Monday, October 4, 2010

The Lucky Thirteen: 10/4/2010

This week's Lucky Thirteen contains absolutely no new music whatsoever. Instead, I'm taking the opportunity to travel back in local music time to the early 2000's.

Some might think that to be an unusual period for waxing nostalgic. Perhaps this is because I was not a first hand witness to the glory days of late 80's/early 90's Deep Ellum. I missed out on the rise of New Bohemians, as well as such local heroes as Ten Hands, Course of Empire, Tripping Daisy, Rev. Horton Heat, Toadies, Deep Blue Something, and the many others that helped define that musical era. While I did catch on to the Old 97's early on, it wasn't until the early 2000's that I became consumed with the sounds of the metroplex. If it wasn't for the early 2000's, I would not have come to love local music, and there most certainly would not be this blog. I wanted to take this opportunity to reflect on where this journey of local music started for me.

(Next week, I will return to playing newer songs, so if you want your song to appear on the list, email me at and if I like it, you may wind up on the list.)

  1. "Jack Never Crashes", The Deathray Davies
    The first time I saw them, they had the unenviable task of opening for Old 97's. Although this is arguably prime musical real estate so to speak, there is one problem with opening for them. Usually, there's only one thought going through my mind when seeing a new band open for Old 97's: how much longer until they start? The Deathray Davies pulled off a nearly impossible feat during this set; I never was wanting their set to quit. I knew from that moment on that this was one amazing band.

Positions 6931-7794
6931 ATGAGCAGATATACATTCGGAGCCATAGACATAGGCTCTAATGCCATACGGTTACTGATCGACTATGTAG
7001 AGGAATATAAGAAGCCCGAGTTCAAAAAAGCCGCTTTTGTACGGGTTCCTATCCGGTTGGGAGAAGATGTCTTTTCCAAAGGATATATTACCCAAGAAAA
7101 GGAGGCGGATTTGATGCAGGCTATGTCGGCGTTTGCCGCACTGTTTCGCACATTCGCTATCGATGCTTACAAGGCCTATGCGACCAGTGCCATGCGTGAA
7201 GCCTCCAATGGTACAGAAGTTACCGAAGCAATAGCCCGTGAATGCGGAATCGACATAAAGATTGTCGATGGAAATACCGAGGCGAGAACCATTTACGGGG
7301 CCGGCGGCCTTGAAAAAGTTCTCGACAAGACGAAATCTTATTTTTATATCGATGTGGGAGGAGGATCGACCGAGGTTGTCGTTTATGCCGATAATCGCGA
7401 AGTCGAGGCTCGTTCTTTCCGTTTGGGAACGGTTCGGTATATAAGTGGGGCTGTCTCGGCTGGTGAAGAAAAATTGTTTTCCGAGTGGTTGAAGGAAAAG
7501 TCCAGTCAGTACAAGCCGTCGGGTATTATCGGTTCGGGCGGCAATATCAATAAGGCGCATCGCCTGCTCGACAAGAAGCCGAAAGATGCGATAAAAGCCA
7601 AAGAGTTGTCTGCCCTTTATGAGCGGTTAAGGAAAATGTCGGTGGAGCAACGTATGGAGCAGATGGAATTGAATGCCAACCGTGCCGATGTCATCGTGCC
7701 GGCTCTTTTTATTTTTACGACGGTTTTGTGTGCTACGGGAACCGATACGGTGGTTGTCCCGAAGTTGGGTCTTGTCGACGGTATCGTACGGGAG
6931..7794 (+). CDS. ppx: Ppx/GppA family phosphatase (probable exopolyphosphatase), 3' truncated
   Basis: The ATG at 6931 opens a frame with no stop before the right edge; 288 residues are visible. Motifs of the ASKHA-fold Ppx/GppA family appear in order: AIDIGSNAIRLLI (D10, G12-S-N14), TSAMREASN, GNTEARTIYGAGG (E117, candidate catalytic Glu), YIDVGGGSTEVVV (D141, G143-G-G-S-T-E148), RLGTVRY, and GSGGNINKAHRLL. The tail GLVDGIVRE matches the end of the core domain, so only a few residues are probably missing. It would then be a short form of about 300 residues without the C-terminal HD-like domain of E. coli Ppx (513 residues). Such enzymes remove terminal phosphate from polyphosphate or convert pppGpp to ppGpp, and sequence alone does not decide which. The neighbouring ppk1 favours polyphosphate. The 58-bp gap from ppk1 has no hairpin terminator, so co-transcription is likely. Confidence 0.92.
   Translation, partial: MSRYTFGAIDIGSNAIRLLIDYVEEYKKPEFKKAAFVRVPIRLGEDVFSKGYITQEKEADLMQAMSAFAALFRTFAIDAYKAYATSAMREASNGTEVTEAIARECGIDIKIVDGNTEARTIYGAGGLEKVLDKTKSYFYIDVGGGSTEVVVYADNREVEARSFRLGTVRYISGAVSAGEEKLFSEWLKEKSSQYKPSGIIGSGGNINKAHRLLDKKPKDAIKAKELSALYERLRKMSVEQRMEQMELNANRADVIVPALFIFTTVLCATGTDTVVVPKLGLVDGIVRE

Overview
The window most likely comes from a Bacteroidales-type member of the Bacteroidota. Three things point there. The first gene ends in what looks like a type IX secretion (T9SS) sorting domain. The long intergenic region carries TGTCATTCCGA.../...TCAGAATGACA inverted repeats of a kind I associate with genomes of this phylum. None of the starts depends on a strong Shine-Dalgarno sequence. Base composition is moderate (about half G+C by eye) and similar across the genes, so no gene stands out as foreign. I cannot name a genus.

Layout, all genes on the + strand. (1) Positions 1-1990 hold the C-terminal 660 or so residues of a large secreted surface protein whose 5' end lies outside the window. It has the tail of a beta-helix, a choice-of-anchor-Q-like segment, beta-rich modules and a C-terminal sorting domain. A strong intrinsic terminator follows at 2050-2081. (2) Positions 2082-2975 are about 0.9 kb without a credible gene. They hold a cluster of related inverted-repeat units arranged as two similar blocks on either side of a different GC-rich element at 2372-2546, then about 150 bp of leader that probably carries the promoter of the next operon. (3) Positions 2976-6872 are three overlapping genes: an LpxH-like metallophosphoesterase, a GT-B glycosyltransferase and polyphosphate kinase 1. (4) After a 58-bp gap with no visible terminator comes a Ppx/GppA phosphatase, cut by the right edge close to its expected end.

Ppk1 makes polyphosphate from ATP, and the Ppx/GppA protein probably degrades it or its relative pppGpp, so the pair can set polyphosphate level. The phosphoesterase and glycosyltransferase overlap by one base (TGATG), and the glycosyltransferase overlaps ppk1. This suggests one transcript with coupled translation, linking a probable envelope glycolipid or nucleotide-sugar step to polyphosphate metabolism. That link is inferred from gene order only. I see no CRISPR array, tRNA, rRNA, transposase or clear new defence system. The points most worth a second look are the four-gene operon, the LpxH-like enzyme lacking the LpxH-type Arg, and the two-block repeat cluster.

2. "Just Like Anyone", I Love Math
    This band originated as a means for John Dufilho to test out potential DRD songs before taking on a life of its own. This is probably my favorite track from their self titled debut.

  3. "Big Drag", Lucy Loves Schroeder
    Before becoming a Rental or even going solo, Sara Radle made her mark on the local music scene with this pop-punk band. During a period where the phrase pop-punk got a bad rap due to national acts like Sum 41, Simple Plan, and Good Charlotte, Lucy Loves Schroeder kept true to a more classic pop-punk style a la Ramones or Buzzcocks. The band may not have broken much new ground, but it managed to create some really short but amazing pop melodies. In fact, "Big Drag", clocking in at barely over 3 minutes, could be classified as an epic in the LLS songbook.

  4. "Hello", Sugarbomb
    This band came so close to the big time. RCA signed the band and released their album Bully. The lead single, "Hello", was even getting radio play not only in Dallas, but across the country. There was even talk of them doing a national tour with Garbage or The Verve Pipe. Then 9/11 happened. The music business, like the rest of the country, was thrown into a tailspin. Sugarbomb was one of many bands that lost major label support after 9/11. The band never really recovered, and broke up less than two years later.

  5. "Cold And Grey", Sons of Sound
    Looking back, Sons of Sound could easily be regarded as a Dallas supergroup, even though no one knew it at the time. The band featured Josh McKibben (Happy Bullets), Chad Stockslagger (The Drams, The King Bucks), and at different points both Chris and Jason Bonner (THe BAcksliders). It always amazed me that for as much talent as there was in that band, not many people still know who they were. Here's hoping a little Ghost of Blind Lemon love helps change that.